Contributing to the Newsletter#68 [Summer 2014] of the International Institute for Asian Studies (IIAS) on the topic of ‘HUTONG | adaptation‘ and featured as a case-study in the UNESCO’s Creative Economy Report 2013 [Special Edition], MovingCities has been mentioned around in the past months.
Both report and newsletter have a person half-hidden behind a camera on their cover.
Background, links and info after the break. Continue reading “UNESCO report & IIAS newsletter”
Last December – after the Double Rural book launch at the HKU Shanghai Study Center – MovingCities received a copy of Homecoming – Contextualizing, Materializing and Practicing the Rural in China [Gestalten, 2013]. The book – edited by Christiane Lange, John Lin 林君翰 and Joshua Bolchover – presents work and thoughts by “architects [that] are offering resistance against the rapid urbanization that has dominated the Chinese landscape“. Homecoming is a timely publication, but also the result of a strange harvest. Sisyphus in China, a review. Continue reading “Homecoming | book review”
Last Monday, the second-year architecture students at the HKU Shanghai Study Centre presented their final projects. Dealing with ‘Architectural Urbanism‘, the 26 students in the studios of Pascal Berger [HKU Shanghai Academic Director], Elena Perez Garrigues and Zhu Xiaofeng 祝晓蜂 showed their design proposals, maquettes and thoughts of their 3-month stay in Shanghai 上海. Continue reading “HKU Shanghai Study Center | Final Review”
‘Atlas – Geography, Architecture, and Change in an Interdependent World’ was published by Artifice in 2012. Edited by Renata Tyszczuk, Joe Smith, Nigel Clark and Melissa Butcher, the publication aims to test novel ways of looking at globale envrionmental and economic change and presents itself as a collection of exploratory sketches of worlds that are currently in the making. With 45 varying (in length and scope) contributions, the books presents itself both as a new inventory and introduction to the practice of rethinking the global territory. A review. Continue reading “ATLAS – geography, architecture & change | book review”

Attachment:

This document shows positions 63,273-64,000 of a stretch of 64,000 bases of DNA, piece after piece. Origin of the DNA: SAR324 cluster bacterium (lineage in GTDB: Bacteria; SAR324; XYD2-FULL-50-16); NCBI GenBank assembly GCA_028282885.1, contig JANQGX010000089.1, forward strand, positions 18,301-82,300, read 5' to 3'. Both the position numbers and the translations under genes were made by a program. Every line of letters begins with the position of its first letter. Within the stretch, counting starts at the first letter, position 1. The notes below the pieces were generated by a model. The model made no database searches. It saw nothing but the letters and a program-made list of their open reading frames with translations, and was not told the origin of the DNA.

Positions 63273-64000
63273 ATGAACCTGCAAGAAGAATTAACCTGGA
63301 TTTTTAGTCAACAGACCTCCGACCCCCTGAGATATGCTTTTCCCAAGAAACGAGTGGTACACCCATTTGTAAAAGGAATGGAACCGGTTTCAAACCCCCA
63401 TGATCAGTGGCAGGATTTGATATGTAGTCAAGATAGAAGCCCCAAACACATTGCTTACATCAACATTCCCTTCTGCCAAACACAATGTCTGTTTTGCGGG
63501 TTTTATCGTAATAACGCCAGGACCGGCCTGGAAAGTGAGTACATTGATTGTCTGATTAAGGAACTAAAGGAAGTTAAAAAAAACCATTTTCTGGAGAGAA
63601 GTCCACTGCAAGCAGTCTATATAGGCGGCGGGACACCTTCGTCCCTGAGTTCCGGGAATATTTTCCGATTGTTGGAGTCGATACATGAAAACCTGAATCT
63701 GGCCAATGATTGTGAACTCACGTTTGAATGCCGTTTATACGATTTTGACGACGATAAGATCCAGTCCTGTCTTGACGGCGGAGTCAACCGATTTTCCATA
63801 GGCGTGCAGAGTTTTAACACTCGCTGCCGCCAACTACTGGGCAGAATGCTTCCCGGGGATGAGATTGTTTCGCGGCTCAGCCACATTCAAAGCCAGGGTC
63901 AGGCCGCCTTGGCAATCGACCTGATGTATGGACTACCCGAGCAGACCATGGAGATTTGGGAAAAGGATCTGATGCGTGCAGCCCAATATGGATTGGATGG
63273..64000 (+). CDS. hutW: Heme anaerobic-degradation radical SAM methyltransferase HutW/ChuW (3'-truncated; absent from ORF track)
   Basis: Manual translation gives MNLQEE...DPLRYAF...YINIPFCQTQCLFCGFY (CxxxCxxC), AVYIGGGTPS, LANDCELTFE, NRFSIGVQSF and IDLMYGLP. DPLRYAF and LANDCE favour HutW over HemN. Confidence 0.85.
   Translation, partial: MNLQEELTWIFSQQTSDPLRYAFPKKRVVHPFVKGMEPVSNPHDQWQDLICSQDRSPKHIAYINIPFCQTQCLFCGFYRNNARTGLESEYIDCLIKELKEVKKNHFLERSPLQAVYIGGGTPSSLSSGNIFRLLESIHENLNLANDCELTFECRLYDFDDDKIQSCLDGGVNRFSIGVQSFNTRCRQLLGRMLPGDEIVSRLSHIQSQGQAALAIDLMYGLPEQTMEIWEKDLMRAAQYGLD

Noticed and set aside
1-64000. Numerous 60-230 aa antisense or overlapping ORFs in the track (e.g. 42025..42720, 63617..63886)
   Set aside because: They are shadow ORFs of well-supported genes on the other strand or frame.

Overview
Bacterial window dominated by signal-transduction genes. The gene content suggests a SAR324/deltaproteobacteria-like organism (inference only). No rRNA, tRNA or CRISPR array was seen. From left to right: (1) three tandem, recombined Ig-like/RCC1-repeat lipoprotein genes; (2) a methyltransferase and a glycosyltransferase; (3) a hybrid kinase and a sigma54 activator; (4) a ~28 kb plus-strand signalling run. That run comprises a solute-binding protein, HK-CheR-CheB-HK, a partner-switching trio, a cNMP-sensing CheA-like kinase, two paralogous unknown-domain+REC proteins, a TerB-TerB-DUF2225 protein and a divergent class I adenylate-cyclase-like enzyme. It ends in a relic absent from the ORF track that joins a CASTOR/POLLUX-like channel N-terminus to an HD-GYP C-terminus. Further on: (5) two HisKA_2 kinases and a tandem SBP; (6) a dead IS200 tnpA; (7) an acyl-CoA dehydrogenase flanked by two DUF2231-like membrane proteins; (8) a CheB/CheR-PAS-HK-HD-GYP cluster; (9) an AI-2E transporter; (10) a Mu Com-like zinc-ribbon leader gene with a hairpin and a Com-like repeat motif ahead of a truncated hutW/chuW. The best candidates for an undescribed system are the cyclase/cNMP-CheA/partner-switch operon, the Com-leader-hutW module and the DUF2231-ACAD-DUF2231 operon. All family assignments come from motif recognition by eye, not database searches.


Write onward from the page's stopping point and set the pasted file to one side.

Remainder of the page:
Recently MovingCities received Cities Without Ground [April 2012, ORO Editions], a publication by Adam Frampton, Jonathan Solomon and Clara Wong. The subject is the city of Hong Kong 香港 and the publication is – as the subtitle suggests – more a Hong Kong guidebook than a pamphlet, manifesto or analysis of a larger urban trend. A book review. Continue reading “Cities Without Ground | book review”
Last Thursday, the second-year architecture students at the HKU Shanghai Study Centre presented their final projects. Dealing with ‘Density and the City‘, the 30 students in the studios of Pascal Berger [HKU Shanghai Academic Director], Wang Fei 王飛 and Martine Vledder showed their design proposals, maquettes and thoughts of their 3-month stay in Shanghai 上海. Continue reading “HKU Shanghai Study Center | Final Review”
MovingCities received a copy of ‘Emergent Architectural Territories in East Asian Cities‘ [Birkhäuser, 2011] by prof. Peter G. Rowe [Harvard University]. The 200-page publication maps and describes the large development areas in big cities in China, Japan, Singapore, South Korea and Taiwan, as they are striking out into new territories. Both as an introduction to or overview of a multitude of large-scale projects in the East Asian region, the book clearly categorizes and discusses the emergence of large-scale urban constructs in the region.
A book review. Continue reading “Emergent Architectural Territories | book review”
‘Colonial Modern: Aesthetics of the Past, Rebellions for the Future’ is a highly recommended book by black dog publishing in 2010. It tells the story of architecture, urban and cultural development in Morocco and Algeria, focusing on the post-war and pre-independence period, and its influence on and relevance for European urbanization at the time. But it does much more than that. A review. Continue reading “Colonial Modern | book review”
MovingCities received a copy of “Roberto Burle Marx – The Modernity of Landscape” (ACTAR 2011). The 350-page publication is a insightful introduction to this great Brazilian landscape architect, poet, gardener, painter etc.. and the role of and design with vegetation in the tropical climate. At some points the book is repetitive, but a delicate graphical design and great images make up for this. A review. Continue reading “Roberto Burle Marx | book review”